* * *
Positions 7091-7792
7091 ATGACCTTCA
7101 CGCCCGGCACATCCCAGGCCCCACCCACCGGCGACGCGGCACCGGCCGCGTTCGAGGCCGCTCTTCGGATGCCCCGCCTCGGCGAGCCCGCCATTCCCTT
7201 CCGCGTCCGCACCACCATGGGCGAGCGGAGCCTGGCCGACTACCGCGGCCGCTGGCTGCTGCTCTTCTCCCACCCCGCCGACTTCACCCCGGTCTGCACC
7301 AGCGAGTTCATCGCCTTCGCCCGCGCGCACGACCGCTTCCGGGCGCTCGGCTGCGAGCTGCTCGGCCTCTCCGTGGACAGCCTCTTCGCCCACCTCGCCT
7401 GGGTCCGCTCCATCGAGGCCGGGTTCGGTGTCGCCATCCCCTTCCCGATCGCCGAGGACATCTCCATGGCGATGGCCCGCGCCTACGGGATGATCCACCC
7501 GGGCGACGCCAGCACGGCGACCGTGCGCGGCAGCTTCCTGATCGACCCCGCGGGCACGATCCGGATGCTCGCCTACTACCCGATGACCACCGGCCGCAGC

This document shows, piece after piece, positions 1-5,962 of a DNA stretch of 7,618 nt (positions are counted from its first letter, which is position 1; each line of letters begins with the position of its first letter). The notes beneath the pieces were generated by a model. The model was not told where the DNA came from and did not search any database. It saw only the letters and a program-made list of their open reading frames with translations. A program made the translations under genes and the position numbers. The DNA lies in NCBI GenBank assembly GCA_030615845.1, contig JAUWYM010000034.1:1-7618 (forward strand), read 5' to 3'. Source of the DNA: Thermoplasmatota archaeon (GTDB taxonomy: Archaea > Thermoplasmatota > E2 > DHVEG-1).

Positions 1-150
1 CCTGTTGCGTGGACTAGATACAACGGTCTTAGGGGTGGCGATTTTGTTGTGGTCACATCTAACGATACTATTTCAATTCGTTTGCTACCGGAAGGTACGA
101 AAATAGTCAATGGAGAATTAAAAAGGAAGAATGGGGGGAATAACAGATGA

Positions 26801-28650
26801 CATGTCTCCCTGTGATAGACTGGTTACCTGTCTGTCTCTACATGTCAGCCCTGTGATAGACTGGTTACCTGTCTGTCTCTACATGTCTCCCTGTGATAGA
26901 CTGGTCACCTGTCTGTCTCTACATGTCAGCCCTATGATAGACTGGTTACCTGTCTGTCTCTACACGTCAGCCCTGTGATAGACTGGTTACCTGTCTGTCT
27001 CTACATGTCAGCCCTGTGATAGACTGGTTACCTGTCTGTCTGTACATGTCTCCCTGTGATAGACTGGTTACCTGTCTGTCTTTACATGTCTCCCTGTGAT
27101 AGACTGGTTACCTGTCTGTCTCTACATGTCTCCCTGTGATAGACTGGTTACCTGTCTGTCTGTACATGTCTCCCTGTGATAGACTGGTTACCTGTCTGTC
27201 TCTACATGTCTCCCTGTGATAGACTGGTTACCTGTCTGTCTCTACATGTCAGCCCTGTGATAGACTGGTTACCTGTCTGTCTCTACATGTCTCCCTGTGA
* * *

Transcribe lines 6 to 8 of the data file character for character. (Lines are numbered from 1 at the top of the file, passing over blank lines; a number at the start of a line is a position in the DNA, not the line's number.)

7401 GGGTCCGCTCCATCGAGGCCGGGTTCGGTGTCGCCATCCCCTTCCCGATCGCCGAGGACATCTCCATGGCGATGGCCCGCGCCTACGGGATGATCCACCC
7501 GGGCGACGCCAGCACGGCGACCGTGCGCGGCAGCTTCCTGATCGACCCCGCGGGCACGATCCGGATGCTCGCCTACTACCCGATGACCACCGGCCGCAGC

This document shows, piece after piece, positions 1-5,962 of a DNA stretch of 7,618 nt (positions are counted from its first letter, which is position 1; each line of letters begins with the position of its first letter). The notes beneath the pieces were generated by a model. The model was not told where the DNA came from and did not search any database. It saw only the letters and a program-made list of their open reading frames with translations. A program made the translations under genes and the position numbers. The DNA lies in NCBI GenBank assembly GCA_030615845.1, contig JAUWYM010000034.1:1-7618 (forward strand), read 5' to 3'. Source of the DNA: Thermoplasmatota archaeon (GTDB taxonomy: Archaea > Thermoplasmatota > E2 > DHVEG-1).